[messaging] Can a pre-shared public key prevent MITM-attacks?

Sam Lanning sam at samlanning.com
Mon Dec 7 07:12:46 PST 2015

> True, I missed out TOFU. I would argue, though, that TOFU gives you a weaker guarante: authentication *as long as the first message was not tampered with*.

It's certainly a weaker guarantee, yes. But it gives a level of
bootstrapping that can later be verified, which is better than no
storage at all / exchanging keys each time for example.

> TOFU systems also require careful design to achieve the properties you describe vis-a-vis MITM. In particular, while all encrypted messaging systems require a way to roll over the key, they must not support a "set session key to X" message, or similar, or the adversary can use it to switch from active mode to passive mode. This is not as trivial as it sounds -- I think SSL reauthentication lets you do exactly this.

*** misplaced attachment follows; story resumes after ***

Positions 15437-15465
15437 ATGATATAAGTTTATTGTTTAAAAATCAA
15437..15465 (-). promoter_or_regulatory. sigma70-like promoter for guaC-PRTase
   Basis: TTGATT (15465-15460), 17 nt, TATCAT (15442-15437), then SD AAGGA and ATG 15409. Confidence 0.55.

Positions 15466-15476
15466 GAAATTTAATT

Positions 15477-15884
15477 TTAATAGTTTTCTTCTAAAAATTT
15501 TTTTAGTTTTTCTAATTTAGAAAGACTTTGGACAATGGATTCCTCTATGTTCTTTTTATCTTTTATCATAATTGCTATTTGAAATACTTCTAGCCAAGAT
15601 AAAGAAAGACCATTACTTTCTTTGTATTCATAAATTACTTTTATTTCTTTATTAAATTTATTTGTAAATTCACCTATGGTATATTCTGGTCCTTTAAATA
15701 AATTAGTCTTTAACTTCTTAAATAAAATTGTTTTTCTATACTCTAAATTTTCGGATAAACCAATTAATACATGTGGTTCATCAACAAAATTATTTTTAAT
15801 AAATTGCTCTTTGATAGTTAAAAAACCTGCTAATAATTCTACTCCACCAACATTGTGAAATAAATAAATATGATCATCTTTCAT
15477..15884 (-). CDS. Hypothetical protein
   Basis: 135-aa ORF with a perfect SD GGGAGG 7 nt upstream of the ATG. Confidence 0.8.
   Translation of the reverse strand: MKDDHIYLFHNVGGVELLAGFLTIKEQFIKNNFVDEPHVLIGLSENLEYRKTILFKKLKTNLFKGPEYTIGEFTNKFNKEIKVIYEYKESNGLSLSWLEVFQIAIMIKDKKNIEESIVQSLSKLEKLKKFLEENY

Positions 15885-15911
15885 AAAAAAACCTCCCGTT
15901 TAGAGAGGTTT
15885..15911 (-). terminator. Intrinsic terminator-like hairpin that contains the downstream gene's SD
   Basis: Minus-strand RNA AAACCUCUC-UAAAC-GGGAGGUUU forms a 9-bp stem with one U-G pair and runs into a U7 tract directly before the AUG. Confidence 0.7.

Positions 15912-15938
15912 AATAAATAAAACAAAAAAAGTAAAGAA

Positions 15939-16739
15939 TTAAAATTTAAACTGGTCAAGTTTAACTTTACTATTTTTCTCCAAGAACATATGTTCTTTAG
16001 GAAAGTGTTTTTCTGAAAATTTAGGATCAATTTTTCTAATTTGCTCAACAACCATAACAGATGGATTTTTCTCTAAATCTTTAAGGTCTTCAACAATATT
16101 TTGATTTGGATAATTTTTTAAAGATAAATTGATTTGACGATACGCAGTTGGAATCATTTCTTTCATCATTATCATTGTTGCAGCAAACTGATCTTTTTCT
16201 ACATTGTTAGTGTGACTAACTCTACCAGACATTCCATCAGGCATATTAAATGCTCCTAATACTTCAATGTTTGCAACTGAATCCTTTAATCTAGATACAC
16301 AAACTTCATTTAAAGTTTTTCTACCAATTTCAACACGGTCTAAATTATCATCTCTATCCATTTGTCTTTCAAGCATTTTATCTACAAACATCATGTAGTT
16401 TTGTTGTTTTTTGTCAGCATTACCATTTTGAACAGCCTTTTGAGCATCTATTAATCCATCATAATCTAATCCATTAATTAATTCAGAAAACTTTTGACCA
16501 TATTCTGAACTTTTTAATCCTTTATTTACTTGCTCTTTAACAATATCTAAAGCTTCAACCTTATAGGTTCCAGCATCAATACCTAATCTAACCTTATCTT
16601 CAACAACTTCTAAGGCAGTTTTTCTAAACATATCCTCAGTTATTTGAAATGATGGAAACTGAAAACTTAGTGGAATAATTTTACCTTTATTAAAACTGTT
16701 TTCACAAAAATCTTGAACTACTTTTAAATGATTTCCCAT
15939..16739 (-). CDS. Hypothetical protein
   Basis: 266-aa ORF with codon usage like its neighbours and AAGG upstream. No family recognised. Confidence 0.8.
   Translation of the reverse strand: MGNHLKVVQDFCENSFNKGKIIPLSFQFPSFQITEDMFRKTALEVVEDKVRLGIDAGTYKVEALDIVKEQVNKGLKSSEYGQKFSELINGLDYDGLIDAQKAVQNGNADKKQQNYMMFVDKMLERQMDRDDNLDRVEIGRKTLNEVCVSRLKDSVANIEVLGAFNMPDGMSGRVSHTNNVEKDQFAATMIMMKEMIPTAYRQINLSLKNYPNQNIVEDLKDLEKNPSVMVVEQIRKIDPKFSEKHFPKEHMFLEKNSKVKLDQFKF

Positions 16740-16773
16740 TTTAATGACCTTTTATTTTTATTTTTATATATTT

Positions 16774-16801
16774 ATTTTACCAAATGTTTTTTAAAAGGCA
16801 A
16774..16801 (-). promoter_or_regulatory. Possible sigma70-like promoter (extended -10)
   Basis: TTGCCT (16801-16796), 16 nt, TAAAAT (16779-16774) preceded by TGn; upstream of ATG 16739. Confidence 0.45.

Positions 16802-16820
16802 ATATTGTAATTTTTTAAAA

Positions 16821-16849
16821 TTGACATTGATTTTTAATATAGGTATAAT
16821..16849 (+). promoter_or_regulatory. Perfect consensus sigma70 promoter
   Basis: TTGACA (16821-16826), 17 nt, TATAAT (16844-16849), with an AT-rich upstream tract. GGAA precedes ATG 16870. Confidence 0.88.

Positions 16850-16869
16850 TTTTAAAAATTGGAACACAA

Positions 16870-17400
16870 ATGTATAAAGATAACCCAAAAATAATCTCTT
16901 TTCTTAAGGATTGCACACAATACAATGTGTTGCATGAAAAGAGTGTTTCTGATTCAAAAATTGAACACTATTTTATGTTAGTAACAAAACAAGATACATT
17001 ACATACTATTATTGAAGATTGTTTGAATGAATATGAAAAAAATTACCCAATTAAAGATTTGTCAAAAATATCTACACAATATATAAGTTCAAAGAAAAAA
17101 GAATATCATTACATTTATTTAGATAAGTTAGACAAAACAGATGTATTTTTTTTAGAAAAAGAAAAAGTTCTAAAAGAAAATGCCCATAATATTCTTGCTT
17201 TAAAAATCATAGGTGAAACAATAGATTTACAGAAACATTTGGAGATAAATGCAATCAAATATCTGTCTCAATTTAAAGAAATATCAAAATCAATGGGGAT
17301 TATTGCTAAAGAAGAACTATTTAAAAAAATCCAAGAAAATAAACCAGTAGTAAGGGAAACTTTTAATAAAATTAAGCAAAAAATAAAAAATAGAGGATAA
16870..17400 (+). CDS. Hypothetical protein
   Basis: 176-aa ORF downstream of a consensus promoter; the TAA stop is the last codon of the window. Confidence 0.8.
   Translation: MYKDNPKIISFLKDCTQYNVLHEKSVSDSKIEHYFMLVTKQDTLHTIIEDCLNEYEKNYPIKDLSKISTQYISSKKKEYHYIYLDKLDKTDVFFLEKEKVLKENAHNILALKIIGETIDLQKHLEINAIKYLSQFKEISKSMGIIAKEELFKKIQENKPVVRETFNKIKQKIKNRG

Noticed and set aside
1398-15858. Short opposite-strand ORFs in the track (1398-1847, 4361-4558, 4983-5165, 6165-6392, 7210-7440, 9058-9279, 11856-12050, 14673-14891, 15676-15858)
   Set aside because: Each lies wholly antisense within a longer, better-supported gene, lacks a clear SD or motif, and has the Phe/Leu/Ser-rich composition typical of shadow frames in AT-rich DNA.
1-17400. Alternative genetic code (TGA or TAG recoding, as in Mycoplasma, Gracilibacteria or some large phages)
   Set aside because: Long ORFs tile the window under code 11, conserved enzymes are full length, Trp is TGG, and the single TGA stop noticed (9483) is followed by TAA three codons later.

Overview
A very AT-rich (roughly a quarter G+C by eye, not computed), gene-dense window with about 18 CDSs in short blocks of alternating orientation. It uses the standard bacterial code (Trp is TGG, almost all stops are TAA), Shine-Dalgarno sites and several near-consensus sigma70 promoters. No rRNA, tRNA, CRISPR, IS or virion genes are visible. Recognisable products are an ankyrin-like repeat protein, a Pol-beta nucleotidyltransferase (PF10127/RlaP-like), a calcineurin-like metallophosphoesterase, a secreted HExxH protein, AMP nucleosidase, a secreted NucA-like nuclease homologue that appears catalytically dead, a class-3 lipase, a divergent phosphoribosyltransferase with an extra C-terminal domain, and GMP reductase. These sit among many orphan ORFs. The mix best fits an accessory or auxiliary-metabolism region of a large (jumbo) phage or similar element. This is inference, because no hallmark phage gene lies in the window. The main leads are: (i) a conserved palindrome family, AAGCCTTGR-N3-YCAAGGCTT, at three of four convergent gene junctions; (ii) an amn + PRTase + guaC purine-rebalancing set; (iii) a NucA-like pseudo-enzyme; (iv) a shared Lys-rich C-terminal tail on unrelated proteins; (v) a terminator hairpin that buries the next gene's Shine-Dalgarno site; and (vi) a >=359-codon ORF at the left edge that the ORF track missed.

Very true, and interesting points. As an attacker you could then hide
the fact that you have been attacking by switching keys, but it would
sacrifice interception ability from that point onwards, and would
require you to pick a reliable point in time to perform the switch.
(i.e. you'd need to know the reliability and availability of your MITM

> Otherwise, I agree with what you've said.


More information about the Messaging mailing list